This cute-as-a-button 19ft offshore fishing boat packs a hell of a lot into its diminutive dimensions, writes David Lockwood

Trophy’s American trailerable sportsfishers promise more than a marketing trip for those who venture aboard. I was champing at the bit to see how Trophy dealt with the design parameters of (a) making a walkaround for serious fishing out of a mere 19ft hull; (b) accommodating a compact diesel inboard motor in the boat; and (c) providing a self-draining deck.

The 1952 looks like a cute little ship due to the exceptionally high bow and the fetching round portholes, and it has been affectionately dubbed Nemo.
The hull is hand-laid GRP with a fibreglass stringer system, level foam flotation and waterproof resin, which makes it smooth, dry and very reassuring when charging into the fray.
The deep freeboard up front, flared sides, and high windscreen make this a dry boat. Trim in to avoid landing on the flat rear end.
The 2.44m beam ensures a stable walkaround, while the moulded cockpit step, high one-piece bowrail, toerails and upright windscreen provide security. Up front, there is enough deck space for retrieving the anchor or pitching a lure, lots of freeboard and no chance of putting water on deck, but few fittings to snare lines. There isn’t much storage space so order a T-top with rocket launcher for rod storage.

There is no bowsprit but the anchor locker can carry a good length of rope and there is a moulded recess for swinging a sand anchor. The stanchions for the bowrail will be handy mounting points for aftermarket tubes for carrying the reef pick.
Recessed deck cleats have enough room to tie off thin rope and the boat has underwater bronze seacocks for the optional raw-water washdown. There are aft and forward bilge pumps, two gunwale rodholders, twin aft removable plastic baitbins, and optional plumbed livebait tank.
Even with optional padded coamings, the lack of internal freeboard makes this a tough boat for fishing and your families. The deep hull up front quickly tapers to a shallow cockpit that could easily spit crew out the back. Though the non-skid is excellent, I wouldn’t leave children on the aft-facing seats, as there is nothing to stop them falling out the transom. The fix would be to fit a strong stainless aft rail with padded coamings, a gate, more rodholders and a removable cutting board.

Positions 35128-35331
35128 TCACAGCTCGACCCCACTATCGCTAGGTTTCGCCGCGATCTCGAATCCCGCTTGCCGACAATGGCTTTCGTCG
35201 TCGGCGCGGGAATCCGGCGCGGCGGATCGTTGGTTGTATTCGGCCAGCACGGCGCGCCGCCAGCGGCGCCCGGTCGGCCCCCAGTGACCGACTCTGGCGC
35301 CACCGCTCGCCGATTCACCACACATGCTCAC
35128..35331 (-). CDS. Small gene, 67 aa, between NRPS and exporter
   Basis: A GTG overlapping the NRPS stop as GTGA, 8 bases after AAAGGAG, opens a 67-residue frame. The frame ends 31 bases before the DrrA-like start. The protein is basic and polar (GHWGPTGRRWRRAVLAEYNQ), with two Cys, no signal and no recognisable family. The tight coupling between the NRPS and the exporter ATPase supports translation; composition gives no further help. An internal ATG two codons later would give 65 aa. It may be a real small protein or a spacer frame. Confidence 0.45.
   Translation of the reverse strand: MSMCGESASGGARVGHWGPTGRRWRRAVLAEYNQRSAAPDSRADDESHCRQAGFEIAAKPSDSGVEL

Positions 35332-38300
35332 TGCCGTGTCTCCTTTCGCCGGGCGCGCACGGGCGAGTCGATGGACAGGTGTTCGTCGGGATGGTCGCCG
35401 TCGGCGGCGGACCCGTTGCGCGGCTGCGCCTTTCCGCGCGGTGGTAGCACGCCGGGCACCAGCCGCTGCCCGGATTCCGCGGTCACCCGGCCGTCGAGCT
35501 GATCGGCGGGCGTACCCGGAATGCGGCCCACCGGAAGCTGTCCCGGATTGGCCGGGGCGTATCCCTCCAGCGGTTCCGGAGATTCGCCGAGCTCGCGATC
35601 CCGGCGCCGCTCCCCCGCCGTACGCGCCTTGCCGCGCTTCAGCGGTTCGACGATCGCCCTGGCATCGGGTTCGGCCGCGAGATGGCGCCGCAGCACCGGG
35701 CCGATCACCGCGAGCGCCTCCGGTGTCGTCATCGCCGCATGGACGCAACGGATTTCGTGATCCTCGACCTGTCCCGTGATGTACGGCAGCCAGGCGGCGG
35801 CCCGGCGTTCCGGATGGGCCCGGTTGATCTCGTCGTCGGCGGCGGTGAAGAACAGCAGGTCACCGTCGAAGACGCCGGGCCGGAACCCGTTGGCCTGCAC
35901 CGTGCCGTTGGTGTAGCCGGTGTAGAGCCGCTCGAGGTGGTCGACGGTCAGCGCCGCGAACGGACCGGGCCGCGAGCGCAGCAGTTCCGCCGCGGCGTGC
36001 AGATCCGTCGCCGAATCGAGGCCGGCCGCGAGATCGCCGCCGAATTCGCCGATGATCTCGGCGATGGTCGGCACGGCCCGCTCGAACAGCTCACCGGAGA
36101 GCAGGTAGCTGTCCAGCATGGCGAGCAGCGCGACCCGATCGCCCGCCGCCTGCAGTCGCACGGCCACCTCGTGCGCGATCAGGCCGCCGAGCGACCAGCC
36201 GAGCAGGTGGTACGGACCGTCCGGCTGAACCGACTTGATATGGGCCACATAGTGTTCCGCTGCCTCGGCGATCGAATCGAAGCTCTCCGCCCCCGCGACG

Should you hook a big fish on stand-up tackle, you’ll struggle clearing the Alpha One sterndrive leg.
A moulded enginebox lid forms the central part of the low transom edge. Engine access is excellent, and it’s good to see an external fuel shutoff in the cockpit, but a dipstick and easy access to the fuel tank would be handy.

A spacious lock-up cabin has seated headroom for two people on a nicely upholstered V-shaped area with supplied infill, a portable loo, 12V cabin light, a hatch to dash wiring, and easy-to-clean plastic moulded floor liner.
The dash boasts switch panel, Cummins Mercury engine gauges, compass and big stainless-steel wheel, plus flush-mounted aftermarket electronics such as a marine radio, sounder and GPS chartplotter.
The high windscreen offers terrific protection and great views of the road ahead when seated. There was no wiper, but Rainex coating will keep the water beading away.
I enjoyed driving this boat from the reversible helm seats. When standing, I noted plenty of legroom and, while there isn’t a grabrail around the windscreen, it is mounted strongly. There is a handy dry storage nook and drinkholder at the helm, and
seat box under the twin helm seats with optional padded seat tops. Insist that crew hold on to the plastic grabrails so they don’t tumble out the transom when you plant the throttle.

While the boat comes in outboard and petrol or diesel inboard variants, the latter on this boat provided terrific performance, great handling, top fuel economy and a big range from the 208lt sub-floor fuel tank.
There was some diesel clattering at low revs, but I like that sound and so do the fish that chase trolled lures and baits. Moving from trolling to cruising speeds was smooth with trim in. With trim out, the boat has a tendency to porpoise.
The efficient boat/motor combo planes at 8.5kt (16.2kmh) at 2200rpm. At 2500rpm it gives a low-speed, heavy-weather cruise of 13kt (25kmh). And at 3000rpm, the boat cruises at 19.3kt (37kmh). I recorded a fast cruise of 27kt (51kmh) and a top-end speed of 31kt (59kmh).
These speeds are similar to a 42ft gamefishing boat, so you’ll keep up with the big boys, while using a comparative whiff of fuel.

* High bow sheds waves
* Good walkaround space
* Big cabin with seating and loo
* High, protective windscreen
* Non-skid on deck
* Diesel long range economy

* Low internal cockpit freeboard
* Not much family seating
* Kids could too easily fall out
* Little by way of rod and tackle storage
* Can’t dip fuel tank
* Black soot builds along transom
* Sterndrive leg hard to fish around

Specifications: Trophy 1952 Walkaround

Price as tested: $59,990 w/ 120hp Cummins-MerCruiser 1.7lt diesel engine with Alpha One drive
Options fitted: Base boat in Australia includes factory optional seating package, padded coamings, safety gear, dual-axle trailer, registrations in drive-away package
Priced from: As above

Material: GRP w/ foam stringers and flotation
Type: Moderate-vee planing hull
Length Overall: 5.82m
Beam: 2.44m
Deadrise: 17°
Weight: 1641kg w/ 125hp Mercury outboard

Berths: Camp on deck
Fuel: 208lt
Water: n/a

Make/Model: Cummins-MerCruiser
Type: Inboard diesel four-stroke motor
Rated hp: 120hp @ 4000–4500rpm.
Displacement: 1.70lt
Weight: About 225kg
Gearboxes (Make/ratio): Alpha One Sterndrive
Props: 21in alloy

Avante Marine, Silverwater, tel (02) 9737 0727.
Bayliner Australia, Berowra Waters, NSW, tel (02) 9456 3200,

Originally published in TrailerBoat #194


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